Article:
Imagine, if you will, the perfect flight. The kind of flight where everything works exactly as you planned it would.
You nail your altitude and heading, never wavering by more than 10′ or a single degree. The aircraft works flawlessly. Not a single hiccup. Not even a flirtation with a deviation from the norm. You caught every radio call, answered with clarity and brevity, including all the pertinent information each time.
The perfect flight from start to finish.
Now, throw that idea out. The odds of it ever happening are slim.
If it does happen, it’s not likely to happen again soon. Because the unexpected is always lurking just around the corner. A system failure of some kind is on the horizon, as it always has been. Even you are susceptible to brain fades, oversights, omissions, and screw-ups.
Perfect doesn’t happen in nature and it won’t happen in the cockpit. To which I say “So what?” If perfection doesn’t exist in real life, why freak out if we encounter little glitches and gremlins in flight?
Rather than planning on perfection, I tend to plan for a specific outcome, like arriving at my destination with myself, my passengers, and the aircraft in good shape. Serviceable. No new dents or active uncontained flames.
Now, don’t take that to mean I’m jumping into the aircraft willy-nilly with no concern for the condition of the machine, the pilot, the weather, the airspace, and yes, even the passengers. I’m actually quite conservative when it comes to taking flight.
I’m not afraid to cancel if things look dicey. I’m also perfectly happy to go when I can check all the appropriate boxes. If my briefing looks good, there’s no big, bad, TFR along my path, the airplane is working well, and my passengers and I are feeling good — let’s do this.
But none of that implies there won’t be an issue along the way. Things happen. My goal as PIC is to do all I can to prevent bad things from happening, while simultaneously being as prepared as I can to deal with issues as they pop up.
My first encounter with real adversity came nearly 30 years ago shortly after departing Key West International. It was a much more casual airport in those days, with a Customs Office that looked suspiciously like a folding table set near a single-wide glass door that led to the ramp.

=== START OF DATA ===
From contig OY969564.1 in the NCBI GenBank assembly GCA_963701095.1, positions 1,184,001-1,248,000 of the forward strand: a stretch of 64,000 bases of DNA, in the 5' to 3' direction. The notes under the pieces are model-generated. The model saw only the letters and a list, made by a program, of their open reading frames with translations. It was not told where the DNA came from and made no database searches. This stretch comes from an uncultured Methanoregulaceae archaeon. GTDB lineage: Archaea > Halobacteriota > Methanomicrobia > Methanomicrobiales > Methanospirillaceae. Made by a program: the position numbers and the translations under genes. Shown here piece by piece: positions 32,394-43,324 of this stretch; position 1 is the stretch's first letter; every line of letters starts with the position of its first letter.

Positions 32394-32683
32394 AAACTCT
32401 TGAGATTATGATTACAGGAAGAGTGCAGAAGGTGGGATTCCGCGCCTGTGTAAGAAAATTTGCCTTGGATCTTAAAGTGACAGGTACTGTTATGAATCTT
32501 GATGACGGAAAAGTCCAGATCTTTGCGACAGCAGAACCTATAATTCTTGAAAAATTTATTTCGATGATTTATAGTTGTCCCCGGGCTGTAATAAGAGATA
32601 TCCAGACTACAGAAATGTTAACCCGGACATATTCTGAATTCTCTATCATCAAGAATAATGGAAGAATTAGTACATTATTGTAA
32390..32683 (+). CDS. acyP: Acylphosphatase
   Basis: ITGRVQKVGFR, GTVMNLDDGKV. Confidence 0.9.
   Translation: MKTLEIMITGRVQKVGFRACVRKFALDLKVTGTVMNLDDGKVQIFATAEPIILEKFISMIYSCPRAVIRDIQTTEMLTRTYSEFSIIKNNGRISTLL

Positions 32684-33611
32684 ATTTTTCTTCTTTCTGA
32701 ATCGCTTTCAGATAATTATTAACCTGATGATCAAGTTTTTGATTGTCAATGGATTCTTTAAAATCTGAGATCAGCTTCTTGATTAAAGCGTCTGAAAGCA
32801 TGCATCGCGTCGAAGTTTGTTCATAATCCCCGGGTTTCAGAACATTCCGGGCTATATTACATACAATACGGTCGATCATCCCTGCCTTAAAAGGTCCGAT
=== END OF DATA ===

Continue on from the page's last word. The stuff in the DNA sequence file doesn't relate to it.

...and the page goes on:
My planned flight was domestic. Just a leisurely jaunt from Key West back to my home base of Sanford, Florida. Even in a C-152 I was confident I could make the trip in no more than four hours. I was wrong.
Shortly after takeoff, as I climbed out over the Florida Straits, headed more or less directly overhead the U.S. Navy Base at Key West, I realized I’d lost my electrical system. Suddenly I had no radio, no lights, no flaps, and a long way to go.
Back to Key West I went. A series of light-gun signals brought me safely back down onto Runway 9 for an unanticipated overnight stay.
Things happen. What are you gonna do?
My next memorable glitch came at the end of a dual cross-country flight with a young woman named Marcy. Arguably the best, most dedicated student I’ve ever had. She was terrific. She studied hard, practiced diligently, and did an outstanding job on our flight from Meriden Markham in central Connecticut up to Orange, Massachusetts, and back. In fact, her planning and handling of the airplane was as good as I’ve seen.
The flight should have been a complete cake-walk, except for the inconvenient problem that arose when the airplane ahead of us in the pattern plunked down on Runway 36, collapsed its nose gear, and came to an abrupt halt on the centerline.
Meriden Markham only has the one strip of pavement, which meant Marcy and I had to deviate for real. This was a bit of a problem, as I’d rushed from my previous student’s debrief to brief, pre-flight, and go with Marcy. By the time we were taking off from Orange for the return trip, I regretted not taking the time to make a pit stop. Now, with another hour of flight under my belt and an increasingly uncomfortable bladder, I was not all that thrilled to realize I was going to have to wait a bit longer — if I could.
All was well, even if it was a little less than perfect.
Just the other day, while flying a C-182 I’d never flown before, I had the peculiar experience of seeing the radio stack vibrate right out of the rack after I’d rotated and pointed the nose to the sky.
I pressed the boxes back into the slot and asked my student to hold them in place while I proceeded to climb normally, fly the pattern, and put us right back on the ground only a few minutes after we’d departed. That was a short lesson, but a valuable one.
Fly the airplane. Deal with the issue. Find a place to go and go there. It’s not really all that complicated, even if it does get a little more exciting than you might like now and then.
Perfect isn’t in my repertoire. It’s probably not in yours either. Don’t fret.
In my experience perfection is pretty much unattainable. That doesn’t mean it isn’t worth planning for the ideal situation. But don’t get all bunched up and panicked if it doesn’t happen.
You’re a human being operating a machine. If one doesn’t have an issue, the other probably will.
Our situation is not one that requires absolute precision and purity at all times. We can adapt and take action when things go awry. Thank goodness.